Static attack (and I don't mean the cat)

By Martin Kirby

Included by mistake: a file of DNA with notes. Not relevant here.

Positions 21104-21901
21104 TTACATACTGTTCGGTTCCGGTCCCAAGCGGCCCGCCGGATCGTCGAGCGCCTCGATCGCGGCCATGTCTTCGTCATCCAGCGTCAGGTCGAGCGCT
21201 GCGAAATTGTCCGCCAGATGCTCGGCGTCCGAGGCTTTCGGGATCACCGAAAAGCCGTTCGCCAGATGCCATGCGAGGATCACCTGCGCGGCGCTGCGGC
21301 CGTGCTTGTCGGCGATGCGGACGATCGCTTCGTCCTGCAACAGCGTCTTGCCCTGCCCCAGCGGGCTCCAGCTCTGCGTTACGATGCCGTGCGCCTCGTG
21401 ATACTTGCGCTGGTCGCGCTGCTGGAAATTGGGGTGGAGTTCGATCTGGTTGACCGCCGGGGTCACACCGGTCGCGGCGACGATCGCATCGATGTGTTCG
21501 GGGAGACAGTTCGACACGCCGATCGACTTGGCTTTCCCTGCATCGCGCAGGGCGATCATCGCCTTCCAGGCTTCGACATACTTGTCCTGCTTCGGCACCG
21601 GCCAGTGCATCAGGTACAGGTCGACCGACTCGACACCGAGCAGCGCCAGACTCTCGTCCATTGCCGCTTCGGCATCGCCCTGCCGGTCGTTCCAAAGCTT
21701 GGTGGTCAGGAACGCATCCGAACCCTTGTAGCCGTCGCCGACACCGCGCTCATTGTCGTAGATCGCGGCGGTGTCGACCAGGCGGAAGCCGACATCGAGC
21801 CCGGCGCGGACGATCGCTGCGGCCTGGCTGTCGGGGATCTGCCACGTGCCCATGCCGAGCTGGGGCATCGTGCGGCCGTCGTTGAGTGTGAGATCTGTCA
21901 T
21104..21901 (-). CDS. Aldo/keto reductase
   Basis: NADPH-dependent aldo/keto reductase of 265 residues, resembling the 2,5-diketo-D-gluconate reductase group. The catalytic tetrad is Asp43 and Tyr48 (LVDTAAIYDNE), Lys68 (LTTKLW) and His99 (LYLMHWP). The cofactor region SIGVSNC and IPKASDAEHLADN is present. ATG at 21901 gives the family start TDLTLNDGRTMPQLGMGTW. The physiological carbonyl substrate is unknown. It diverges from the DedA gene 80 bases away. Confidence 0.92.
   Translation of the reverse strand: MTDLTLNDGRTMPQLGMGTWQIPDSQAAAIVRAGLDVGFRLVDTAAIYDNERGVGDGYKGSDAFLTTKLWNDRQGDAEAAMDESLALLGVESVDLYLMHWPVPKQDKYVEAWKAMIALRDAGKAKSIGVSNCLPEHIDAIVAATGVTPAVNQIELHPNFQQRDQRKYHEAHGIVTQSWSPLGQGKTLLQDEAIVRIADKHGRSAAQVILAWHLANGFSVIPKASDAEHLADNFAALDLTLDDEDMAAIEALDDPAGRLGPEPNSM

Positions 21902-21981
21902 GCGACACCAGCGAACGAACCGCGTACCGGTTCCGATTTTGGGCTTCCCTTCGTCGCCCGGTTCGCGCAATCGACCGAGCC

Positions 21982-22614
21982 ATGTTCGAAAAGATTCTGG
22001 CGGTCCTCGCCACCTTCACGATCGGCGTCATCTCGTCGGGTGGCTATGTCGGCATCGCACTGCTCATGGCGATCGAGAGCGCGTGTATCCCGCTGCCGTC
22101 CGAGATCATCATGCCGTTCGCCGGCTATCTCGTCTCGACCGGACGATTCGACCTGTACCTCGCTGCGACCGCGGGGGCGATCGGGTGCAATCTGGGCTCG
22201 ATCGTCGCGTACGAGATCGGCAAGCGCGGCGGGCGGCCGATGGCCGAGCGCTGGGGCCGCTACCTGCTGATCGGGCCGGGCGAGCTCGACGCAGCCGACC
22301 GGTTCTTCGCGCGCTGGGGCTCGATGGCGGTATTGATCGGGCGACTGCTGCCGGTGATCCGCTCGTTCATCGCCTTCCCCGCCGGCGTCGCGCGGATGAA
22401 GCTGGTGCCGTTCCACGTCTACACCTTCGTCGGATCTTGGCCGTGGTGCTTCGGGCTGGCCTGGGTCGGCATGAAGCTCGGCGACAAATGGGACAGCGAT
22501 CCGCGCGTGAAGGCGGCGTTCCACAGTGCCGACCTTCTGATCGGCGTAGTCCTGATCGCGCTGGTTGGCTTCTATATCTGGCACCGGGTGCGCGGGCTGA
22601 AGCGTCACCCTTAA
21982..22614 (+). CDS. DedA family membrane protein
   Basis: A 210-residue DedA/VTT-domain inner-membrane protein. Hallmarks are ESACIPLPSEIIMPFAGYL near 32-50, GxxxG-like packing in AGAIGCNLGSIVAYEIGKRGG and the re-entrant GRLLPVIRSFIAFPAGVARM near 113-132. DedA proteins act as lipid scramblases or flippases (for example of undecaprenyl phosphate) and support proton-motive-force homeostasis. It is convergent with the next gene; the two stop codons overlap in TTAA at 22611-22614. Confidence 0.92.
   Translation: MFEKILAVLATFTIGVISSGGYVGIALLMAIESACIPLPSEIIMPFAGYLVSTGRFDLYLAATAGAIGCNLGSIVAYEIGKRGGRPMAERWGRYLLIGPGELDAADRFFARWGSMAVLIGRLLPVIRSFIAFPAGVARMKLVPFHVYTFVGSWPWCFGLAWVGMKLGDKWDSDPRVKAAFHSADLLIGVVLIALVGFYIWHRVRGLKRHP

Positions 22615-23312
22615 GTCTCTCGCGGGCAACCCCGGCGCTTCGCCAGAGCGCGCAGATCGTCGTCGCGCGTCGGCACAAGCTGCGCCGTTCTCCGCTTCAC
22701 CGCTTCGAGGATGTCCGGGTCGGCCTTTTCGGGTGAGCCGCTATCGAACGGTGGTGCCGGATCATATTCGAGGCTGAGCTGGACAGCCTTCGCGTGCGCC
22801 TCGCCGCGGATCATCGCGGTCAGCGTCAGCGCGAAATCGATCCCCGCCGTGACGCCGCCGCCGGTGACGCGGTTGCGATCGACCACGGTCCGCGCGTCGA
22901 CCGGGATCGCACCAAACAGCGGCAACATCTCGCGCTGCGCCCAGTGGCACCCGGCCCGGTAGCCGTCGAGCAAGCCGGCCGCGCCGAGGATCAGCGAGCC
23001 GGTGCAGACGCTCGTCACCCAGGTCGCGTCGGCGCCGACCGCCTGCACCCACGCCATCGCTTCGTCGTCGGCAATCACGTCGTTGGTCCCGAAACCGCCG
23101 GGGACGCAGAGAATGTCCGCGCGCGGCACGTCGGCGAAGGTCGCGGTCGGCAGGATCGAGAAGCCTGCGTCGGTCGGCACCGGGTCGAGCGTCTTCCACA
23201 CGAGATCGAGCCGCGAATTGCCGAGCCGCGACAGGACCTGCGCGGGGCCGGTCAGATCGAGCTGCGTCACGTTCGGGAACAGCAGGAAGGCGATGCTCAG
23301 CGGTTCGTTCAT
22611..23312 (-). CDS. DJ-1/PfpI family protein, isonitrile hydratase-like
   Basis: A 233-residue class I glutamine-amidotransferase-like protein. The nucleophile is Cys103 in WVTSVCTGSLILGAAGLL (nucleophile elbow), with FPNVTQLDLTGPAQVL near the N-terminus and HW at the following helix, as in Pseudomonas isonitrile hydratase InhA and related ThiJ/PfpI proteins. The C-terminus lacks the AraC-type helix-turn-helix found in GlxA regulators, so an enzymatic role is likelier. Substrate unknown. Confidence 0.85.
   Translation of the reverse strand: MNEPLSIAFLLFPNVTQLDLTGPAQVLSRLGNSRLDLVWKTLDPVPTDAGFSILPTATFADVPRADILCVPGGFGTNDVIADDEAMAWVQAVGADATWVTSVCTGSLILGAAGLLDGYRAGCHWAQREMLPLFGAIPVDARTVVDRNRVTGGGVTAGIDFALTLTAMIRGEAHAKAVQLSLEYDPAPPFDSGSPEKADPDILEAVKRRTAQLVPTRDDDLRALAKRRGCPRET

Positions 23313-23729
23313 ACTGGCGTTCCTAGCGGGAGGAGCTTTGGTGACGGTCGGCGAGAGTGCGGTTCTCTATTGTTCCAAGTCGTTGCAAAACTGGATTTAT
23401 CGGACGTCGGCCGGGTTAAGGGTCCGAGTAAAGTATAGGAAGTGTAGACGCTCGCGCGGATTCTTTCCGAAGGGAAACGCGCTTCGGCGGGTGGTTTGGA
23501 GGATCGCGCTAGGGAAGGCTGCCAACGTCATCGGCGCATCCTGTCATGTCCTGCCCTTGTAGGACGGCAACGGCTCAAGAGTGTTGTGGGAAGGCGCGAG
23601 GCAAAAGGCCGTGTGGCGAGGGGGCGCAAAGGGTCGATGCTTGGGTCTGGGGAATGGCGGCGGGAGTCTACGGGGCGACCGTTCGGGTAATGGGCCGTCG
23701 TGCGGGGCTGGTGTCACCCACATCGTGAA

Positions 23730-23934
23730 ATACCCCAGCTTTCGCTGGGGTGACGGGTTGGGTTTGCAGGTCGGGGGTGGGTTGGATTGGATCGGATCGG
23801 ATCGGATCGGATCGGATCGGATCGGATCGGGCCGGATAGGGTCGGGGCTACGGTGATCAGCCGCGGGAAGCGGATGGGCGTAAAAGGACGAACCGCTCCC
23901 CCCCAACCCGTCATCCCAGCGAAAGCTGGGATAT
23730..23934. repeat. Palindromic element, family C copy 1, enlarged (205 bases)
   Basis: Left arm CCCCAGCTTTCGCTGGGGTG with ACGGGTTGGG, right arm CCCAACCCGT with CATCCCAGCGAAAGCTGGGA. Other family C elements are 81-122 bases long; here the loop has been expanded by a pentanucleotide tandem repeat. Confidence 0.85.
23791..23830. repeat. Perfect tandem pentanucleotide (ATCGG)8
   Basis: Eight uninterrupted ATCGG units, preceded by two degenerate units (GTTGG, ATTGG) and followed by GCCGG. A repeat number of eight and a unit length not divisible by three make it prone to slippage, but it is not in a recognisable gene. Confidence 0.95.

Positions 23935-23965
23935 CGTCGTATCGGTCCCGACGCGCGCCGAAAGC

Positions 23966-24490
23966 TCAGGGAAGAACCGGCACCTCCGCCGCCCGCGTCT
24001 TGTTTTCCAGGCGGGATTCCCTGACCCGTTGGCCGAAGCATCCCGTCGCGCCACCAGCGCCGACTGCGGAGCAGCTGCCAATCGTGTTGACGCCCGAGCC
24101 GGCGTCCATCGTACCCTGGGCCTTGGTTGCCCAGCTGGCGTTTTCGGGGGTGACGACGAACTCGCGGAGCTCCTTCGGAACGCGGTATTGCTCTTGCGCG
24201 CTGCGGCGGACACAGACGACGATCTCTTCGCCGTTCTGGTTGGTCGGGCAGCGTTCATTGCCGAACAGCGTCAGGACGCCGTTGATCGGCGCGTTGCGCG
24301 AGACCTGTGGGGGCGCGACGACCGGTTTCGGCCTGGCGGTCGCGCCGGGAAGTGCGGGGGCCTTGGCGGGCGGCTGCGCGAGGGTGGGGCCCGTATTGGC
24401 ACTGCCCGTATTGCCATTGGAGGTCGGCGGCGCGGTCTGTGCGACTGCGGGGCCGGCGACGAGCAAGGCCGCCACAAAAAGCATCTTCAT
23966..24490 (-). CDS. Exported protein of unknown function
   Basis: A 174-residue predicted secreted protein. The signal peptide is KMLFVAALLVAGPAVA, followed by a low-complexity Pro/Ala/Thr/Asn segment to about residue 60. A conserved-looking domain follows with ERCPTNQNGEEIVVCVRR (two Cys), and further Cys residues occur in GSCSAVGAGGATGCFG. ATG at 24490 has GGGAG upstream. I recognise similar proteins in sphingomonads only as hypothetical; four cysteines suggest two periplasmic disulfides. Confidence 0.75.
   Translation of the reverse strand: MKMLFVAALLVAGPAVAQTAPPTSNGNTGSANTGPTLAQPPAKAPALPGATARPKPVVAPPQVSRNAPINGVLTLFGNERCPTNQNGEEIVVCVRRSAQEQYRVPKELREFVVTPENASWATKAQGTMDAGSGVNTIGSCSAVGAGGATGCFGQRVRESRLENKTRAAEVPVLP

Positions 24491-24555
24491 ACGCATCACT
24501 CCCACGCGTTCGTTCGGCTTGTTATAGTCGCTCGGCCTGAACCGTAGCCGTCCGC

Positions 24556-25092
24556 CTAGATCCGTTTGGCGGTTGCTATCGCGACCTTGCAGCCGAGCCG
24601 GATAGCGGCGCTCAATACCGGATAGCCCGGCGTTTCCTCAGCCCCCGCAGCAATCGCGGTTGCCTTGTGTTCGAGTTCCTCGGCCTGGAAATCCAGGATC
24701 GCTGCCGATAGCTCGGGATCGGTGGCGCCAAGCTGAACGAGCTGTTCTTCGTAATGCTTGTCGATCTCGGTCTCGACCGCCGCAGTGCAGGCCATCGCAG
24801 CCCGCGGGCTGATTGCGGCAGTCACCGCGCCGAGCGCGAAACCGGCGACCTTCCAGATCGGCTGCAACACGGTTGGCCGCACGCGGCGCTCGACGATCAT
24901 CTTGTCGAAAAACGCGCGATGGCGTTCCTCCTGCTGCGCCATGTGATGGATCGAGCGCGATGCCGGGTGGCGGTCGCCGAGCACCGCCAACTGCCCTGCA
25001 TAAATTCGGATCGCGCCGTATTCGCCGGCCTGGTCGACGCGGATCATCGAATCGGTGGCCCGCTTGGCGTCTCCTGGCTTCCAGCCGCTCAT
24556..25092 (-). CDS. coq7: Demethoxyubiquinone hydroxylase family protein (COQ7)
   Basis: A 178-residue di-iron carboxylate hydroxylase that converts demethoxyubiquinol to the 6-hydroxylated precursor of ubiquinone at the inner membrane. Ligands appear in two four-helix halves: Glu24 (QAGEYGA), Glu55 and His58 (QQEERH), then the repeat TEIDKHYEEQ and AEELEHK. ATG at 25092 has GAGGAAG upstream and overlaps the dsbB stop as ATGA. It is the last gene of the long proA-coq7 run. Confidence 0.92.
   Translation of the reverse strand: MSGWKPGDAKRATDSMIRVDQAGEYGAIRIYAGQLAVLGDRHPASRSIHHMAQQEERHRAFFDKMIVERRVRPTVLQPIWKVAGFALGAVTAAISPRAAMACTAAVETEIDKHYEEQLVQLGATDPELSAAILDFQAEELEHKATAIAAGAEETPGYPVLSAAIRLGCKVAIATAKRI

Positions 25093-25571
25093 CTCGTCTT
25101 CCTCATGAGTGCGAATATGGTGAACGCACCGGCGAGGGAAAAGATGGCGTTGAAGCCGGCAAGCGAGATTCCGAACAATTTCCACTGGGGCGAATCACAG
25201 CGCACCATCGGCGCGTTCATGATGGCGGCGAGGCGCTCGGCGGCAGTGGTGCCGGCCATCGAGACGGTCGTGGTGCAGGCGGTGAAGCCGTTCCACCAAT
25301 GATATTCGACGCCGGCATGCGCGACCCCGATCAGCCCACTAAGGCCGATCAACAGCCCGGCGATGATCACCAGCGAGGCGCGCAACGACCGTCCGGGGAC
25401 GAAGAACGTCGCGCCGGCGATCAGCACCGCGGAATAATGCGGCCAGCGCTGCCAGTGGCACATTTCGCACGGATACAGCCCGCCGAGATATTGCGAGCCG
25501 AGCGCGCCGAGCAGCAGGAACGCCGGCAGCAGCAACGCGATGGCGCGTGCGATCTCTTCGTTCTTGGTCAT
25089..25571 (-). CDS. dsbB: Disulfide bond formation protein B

There has been something in the winter air at Mother’s Garden, and it hurts. Strangely, as the clear night temperatures in the Catalan mountains slid to minus 10 after a mild January, the ache of brittle cold was not adorned with jewels of frost. Instead the startling absence of humidity caused sparks to fly. The static here has been alarming as well as painful and has added to the disconcerting realities of no rain and economic squall. Opening or closing a car door was accompanied by a blue flash and curses. Taking off a jumper was enough to illuminate a dark room; kisses came at too high a price. There has been talk of extra-terrestrial activity or nuclear meltdown, but it has been, hopefully, just a particularly barren spell of hydrogen-bonding, the likes of which we have never experienced before. You know - not enough water molecules to reduce the air’s resistance, so static charge builds up on objects and people. (No, I’m not entirely sure what I mean either, but there are clever trousers among you who do). The dry Sere wind from the west, the dominant force most mornings, has refused to yield to more humid afternoon wind from the seaward east, and there by lies the disharmony. The harnessing of wind power is the bold focus in this corner of Spain, with hundreds of turbines within a 30-mile radius of us, and I want to tell you about that another day. Perhaps, though, we should all look again at Nikola Tesla’s ingenious theories of a century ago regarding the capture of electricity straight from the atmosphere. In 1910 he designed a system to harness the power of lightning, that dramatic discharge of static electricity which is an alarming, unifying fact of life for we Earthlings. I’m reliably informed that the average lightning bolt contains a billion volts at 3,000 amps, or 3 billion kilowatts of power, enough energy to run a major city for months. As I am sure I have relayed before, we have far more “raindrops on roses and whiskers on kittens” moments here than in the UK, and there are 16million lightning storms worldwide a year. I really don’t like them but would be happy to hear one if it heralded rain. May this parched winter have been broken by storm by the time you are reading this, and the thirst quenched. The earth is desperate. Extreme times indeed, with a deathly dryness to reflect the social climate as the pepper wind of economic recession begins to find cracks in that powerful, rural Latin resilience. The pervading chill of unemployment among the young – running at a numbing 47 per cent – is, along with sickening health and education cuts, carving a canyon between the vulnerable and the insulated. The safety net is the seam of simplicity that still runs through village society, where stoicism is personified by the oldest generation who remember far worse than this and who, vitally, remain at the heart of many families. Their gardens, like the families, grow and nourish because they are close by and they are able to tend them. Encapsulating the weight of everything, the timeless Fonda hostel and restaurant in town has finally closed. The door has been boarded up and the flaking shutters have been pulled closed, sagging like the wings of a dead bird. It was a place from a fast fading past, glorious in its ungarnished contrast to the present, with, glaringly, no future. Its closure was inevitable but still a shock. Perhaps in more positive times someone will step into the void left by the elderly proprietors, rekindle that charm and preserve the key, simple essence of it, once a world living far beyond its means navigates a path through the debris of shocking excess. Perhaps an attitude founded on the Latin family and community-orientated resilience will prevail, that we will all find a way to recalibrate what is important, and that the air will cease to be charged with injustices. The questions come thick and fast from the homeland about how hard it must be to live here right now, given what a financial muddle Spain is in, and I am loathe to answer; because the societies are different and, subsequently, so are attitudes, even if there is a collective continent-wide nausea at being misled. Forgive me, though, but it seems some people’s fuses are considerably shorter in England. I was going to tell you of a grim altercation at Luton Airport, but I think I have said enough. We struggle to stay afloat and grow weary as each day fades, but this life remains so full of opportunities and rewards, and we are healthy, ever hopeful and grateful. All I know is that around the corner there are always more bridges and all we can do is cross them when we get there. Just to the front of the farmhouse, but not so close to home, Tilly and Ted’s terrier world has undergone a significant reformation. Their run was diseased with dog-size escape holes in the inadequate chicken wire, all plugged by me with anything that came to hand, from clumsy weaves of waste wire, to old window shutters from the tip. It was a disgrace. So visiting nephew Yan has rebuilt it, incorporating chain-link fencing to defeat the canine Houdinis. And while he was at it he lopped off the fat, dead fig limb above their lodging, revealing what we already feared – that the old tree had all but been eaten alive by the termites. They had flowed along vast arteries to the heart of the tree, and we have known for some time that rats, long evicted, have gnawed a chasm among the roots. The sadness is that the long branch that has now gone once supported the children’s swing during our first years here, but while the vast girth of the old trunk decays another young tree grows right beside it, bark beside bark, large enough already to give the shade the dogs need in summer. Tilly and Ted are farm dogs and reside in their shack each night after exhausting excursions when they tear about chasing fancies. They are our dark-hours early warning radar, but too finely tuned it turns out to afford us many nights of uninterrupted sleep. We figured there were two reasons for this beyond youthful exuberance. We will never be able to stop the wild boar snorting and giving off distinct aromas, but perhaps we could do something to make the mad mutt’s sleep lest fitful. The penetrating cold, despite their deep bedding of straw and blankets, was a factor, no doubt about it, so it was time for some pyjamas. Actually, Ted’s looks more like a Nordic ski jumper, which he considers particularly fetching, but Tilly is living proof that dogs can be embarrassed. We don’t see why – the pattern on her jimjams has a certain heraldic quality, with matching red sleeves and neck. Either way, the incidence of midnight madness has diminished considerably, and all we can hear now is their great aunt Biba snoring on her armchair in the office. As always, we send happy thoughts and best wishes from the Garden. I will write again soon.